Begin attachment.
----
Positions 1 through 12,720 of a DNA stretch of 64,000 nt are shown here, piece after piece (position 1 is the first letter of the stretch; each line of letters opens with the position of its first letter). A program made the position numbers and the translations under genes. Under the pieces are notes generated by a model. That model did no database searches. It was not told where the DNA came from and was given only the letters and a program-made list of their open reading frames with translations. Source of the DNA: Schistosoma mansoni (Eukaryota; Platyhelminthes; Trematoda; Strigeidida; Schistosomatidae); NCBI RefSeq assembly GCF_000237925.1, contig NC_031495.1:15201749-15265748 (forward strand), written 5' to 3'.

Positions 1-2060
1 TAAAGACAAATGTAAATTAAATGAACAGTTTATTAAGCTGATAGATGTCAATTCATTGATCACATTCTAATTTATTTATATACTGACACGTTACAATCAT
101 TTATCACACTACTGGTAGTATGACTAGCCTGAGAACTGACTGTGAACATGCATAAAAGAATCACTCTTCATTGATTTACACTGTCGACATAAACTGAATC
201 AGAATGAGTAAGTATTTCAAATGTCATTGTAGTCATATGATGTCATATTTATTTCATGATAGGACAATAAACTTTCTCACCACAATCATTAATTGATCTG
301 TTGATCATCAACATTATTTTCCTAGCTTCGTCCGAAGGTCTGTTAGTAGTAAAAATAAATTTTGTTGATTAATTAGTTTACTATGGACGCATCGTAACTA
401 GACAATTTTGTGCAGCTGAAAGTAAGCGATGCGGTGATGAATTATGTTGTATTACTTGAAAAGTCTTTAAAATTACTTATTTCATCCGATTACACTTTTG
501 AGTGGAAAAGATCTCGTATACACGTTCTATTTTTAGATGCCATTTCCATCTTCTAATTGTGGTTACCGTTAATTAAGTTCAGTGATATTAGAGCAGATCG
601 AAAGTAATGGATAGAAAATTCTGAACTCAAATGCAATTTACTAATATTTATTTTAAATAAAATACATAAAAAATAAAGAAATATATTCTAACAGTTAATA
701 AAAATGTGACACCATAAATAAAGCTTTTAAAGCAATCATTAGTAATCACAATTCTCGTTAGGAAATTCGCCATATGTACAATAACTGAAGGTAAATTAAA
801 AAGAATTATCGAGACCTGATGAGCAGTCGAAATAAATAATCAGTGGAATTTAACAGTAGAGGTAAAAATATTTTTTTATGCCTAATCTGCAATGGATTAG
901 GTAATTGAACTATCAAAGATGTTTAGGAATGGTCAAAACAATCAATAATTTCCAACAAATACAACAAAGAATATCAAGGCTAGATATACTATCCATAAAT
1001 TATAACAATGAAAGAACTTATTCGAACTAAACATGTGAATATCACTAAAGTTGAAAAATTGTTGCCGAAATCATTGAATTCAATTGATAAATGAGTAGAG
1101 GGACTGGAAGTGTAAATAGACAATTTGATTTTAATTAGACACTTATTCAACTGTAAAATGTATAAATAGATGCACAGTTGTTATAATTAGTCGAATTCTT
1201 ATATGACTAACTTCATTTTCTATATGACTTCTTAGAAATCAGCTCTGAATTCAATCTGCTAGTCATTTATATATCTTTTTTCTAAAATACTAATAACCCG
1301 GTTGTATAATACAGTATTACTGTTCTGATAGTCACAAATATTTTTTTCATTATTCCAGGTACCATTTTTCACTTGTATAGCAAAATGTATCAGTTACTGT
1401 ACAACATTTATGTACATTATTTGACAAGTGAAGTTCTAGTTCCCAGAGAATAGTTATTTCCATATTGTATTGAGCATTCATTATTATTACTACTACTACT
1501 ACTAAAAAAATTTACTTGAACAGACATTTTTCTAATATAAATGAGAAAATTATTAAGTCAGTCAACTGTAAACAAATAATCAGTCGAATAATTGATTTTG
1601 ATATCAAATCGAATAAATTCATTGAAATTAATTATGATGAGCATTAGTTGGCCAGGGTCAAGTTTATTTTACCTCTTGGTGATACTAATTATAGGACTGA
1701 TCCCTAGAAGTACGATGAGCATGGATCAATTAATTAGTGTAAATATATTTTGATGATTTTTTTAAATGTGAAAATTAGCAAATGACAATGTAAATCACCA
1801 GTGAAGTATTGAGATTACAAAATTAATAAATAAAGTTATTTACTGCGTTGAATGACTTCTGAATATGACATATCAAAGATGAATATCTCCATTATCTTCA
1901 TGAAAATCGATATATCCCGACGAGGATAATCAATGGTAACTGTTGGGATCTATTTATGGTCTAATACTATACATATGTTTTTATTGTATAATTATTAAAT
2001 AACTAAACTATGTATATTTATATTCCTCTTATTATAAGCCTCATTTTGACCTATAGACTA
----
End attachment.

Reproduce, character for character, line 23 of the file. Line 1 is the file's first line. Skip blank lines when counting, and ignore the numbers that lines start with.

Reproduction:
2001 AACTAAACTATGTATATTTATATTCCTCTTATTATAAGCCTCATTTTGACCTATAGACTA